E D G E S & F R A Y
Out now from Wesleyan University Press — Winter 2020
"The mind might learn to mimic the forms it considers, and so learn love’s fundamental lesson—how to disentangle us from ourselves, and be woven into the nest that is the world. Danielle Vogel is an “architect of relation,” and Edges & Fray is a book of thought’s loving, living obedience to form. It is one of the lessons we need most right now."
“Vogel gifts us the body of the book and the carefully woven nest as twinned shelters—stays against our own ephemerality. Her lyrical meditations plait the threads of body and language into a beautiful 'architecture for that secret unsayable center.'"
“Delicacy reigns over and in and all through this work; it's poised on a fragility that keeps our attention at the quick, and yet, like the birds' nests at its core, it's also extremely resilient, with the lovely toughness of unlikely evolutionary forms. Among the exquisite photographs, there a few nests that include fragments of newspaper or other texts—they seem emblematic of the book as a whole: language here indeed becomes a home, a shelter and an occasion for life.”
THE WAY A LINE HALLUCINATES ITS OWN LINEARITY
forthcoming from Red Hen Press in Summer 2020
"In Danielle Vogel’s heartbreakingly gorgeous The Way a Line Hallucinates Its Own Linearity, she digs underneath the skin of the body, language, and the book, to scratch toward a haunting absence. To tend to and hold that absence—to stroke it—requires Vogel’s patient yet urgent series of utterances. A vibrational pull that won’t let us go results, a crackling cry in the ache of night, a sensate break into another sphere, a lit passion, a new blues. Yes to these poems’ redemptive resilience, their fracture and their blur. Yes, yes, yes. I am reminded of why we need poetry."
-Dawn Lundy Martin
"In this book, Danielle Vogel reveals language as a pattern that creates the page out of syntax. In this way, poetry is a séance between reader and writer; an encounter in which space is created so breathing can happen. If words can heal, this exquisite and careful book opens language to its capacity to create space, breath, and unconscious resources. It is a remarkable contribution to contemporary poetry and its luminous mindbody connectivities."
"How does language reside in our bodies? In the stunning second volume of her trilogy, Danielle Vogel vivifies the ineffable qualities of language and writing in our bodies. Language has great affective power even at the scale where “all letters are occupied by touch,” and these three long poems perform a reparative interrogation whose premise might be situated in her lucid observation that “We hold language and language holds us.” Vogel is doing semiotic soulwork here, excavating memory to tell us how we are bound by even the silences between the paragraphs we imprint onto art and the world. After reading this collection you won’t be able to use language without reckoning how it extends your body into a vast network of connection and sound."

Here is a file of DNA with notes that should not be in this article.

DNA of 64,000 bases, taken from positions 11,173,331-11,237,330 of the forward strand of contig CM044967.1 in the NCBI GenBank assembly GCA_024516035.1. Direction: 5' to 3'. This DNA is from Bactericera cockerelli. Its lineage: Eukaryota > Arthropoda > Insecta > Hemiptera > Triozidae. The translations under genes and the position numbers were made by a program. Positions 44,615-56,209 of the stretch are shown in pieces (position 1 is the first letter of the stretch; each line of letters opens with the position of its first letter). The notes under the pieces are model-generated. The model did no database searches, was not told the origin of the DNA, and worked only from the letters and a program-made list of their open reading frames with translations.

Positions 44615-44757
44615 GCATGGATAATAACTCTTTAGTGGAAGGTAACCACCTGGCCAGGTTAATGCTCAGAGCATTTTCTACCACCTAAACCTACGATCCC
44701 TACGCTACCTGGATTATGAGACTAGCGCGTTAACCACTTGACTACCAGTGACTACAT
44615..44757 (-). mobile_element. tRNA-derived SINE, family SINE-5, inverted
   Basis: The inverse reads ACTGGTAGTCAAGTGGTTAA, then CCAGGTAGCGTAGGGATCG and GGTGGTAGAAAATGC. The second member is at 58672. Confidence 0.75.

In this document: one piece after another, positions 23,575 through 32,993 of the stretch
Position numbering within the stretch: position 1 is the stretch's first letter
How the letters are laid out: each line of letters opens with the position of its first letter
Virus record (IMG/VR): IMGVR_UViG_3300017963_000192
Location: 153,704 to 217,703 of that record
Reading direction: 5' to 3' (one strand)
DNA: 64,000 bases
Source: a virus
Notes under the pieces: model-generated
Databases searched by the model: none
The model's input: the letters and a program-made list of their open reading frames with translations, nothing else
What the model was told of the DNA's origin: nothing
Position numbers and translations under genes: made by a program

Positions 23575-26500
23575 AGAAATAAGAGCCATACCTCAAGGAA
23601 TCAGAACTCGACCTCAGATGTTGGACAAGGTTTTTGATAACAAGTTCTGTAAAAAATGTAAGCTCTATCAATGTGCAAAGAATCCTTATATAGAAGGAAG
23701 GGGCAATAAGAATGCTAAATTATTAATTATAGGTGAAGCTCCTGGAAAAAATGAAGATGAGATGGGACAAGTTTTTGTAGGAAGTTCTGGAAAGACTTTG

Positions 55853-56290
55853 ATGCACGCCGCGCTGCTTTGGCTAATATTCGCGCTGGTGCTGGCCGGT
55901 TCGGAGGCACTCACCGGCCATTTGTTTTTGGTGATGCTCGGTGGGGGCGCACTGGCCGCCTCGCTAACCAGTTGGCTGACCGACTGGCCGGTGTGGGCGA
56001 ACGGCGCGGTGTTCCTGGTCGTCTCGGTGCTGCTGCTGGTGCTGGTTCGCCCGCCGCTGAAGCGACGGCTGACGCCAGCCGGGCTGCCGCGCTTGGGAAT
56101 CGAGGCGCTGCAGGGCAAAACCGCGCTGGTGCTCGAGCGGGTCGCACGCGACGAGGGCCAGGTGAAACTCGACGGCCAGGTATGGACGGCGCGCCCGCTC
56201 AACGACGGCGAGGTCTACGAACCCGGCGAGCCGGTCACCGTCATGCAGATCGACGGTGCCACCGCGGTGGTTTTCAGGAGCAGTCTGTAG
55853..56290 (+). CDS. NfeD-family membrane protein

-Carmen Giménez Smith
B E T W E E N G R A M M A R S
Noemi Press 2015
"What is the relationship between book and body? This lovely text, both spare and voluminous, invokes an intimate register in which letters become liquid garments. Vogel adeptly “lets the ledge of a sentence wax.” Her white space brims. Her parentheses cup breath to your ear. This book invites you to stand in an alphabetic current, abandon the distance between reader and text, pet words with your eye. Between Grammars transcribes lament for the limits of language and simultaneously conveys a hopefulness for poetry as an innately connective impulse."
C O U N T E R - D E S E C R A T I O N:
A Glossary for Writing Within the Anthropocene
Edited by Linda Russo & Marthe Reed
Wesleyan University Press 2018
The Anthropocene is a term proposed for the present geological epoch (from the time of the Industrial Revolution onwards) to highlight the role of humanity in the transformation of earth’s environment globally, has become the subject of scholarship not only in the sciences, but also in the arts and humanities as well. Ecopoetics, a multidisciplinary approach that includes thinking and writing on poetics, science, and theory as well as emphasizing innovative approaches common to conceptual poetry, rose out of the late 20th-century awareness of ecology and concerns of environmental disaster. Collected from contributors including Brenda Hillman, Eileen Tabios, and Christopher Cokinos, and together a monument to human responsiveness and invention, Counter-Desecration is a book of ecopoetics that compiles terms—borrowed, invented, recast—that help configure or elaborate human engagement with place. There are no analogous volumes in the field of ecocriticism and ecopoetics. The individual entries, each a sketch or a notion, through some ecopoetic lens—anti-colonialism, bioregionalism, ecological (im)balance, indigeneity, resource extraction, extinction, habitat loss, environmental justice, queerness, attentiveness, sustainability—focus and configure the emerging relations and effects of the Anthropocene. Each entry is a work of art concerned with contemporary poetics and environmental justice backed with sound observation and scholarship.
I N R E S O N A N C E:
translations of light in language
E-chapbook — Essay Press 2017
"I begin writing with a simple, maybe impossible desire: I want to translate the logic of light as it moves. And not just visible light, but also the hidden light that occurs at the microscopic levels of our nervous systems."
Read more here.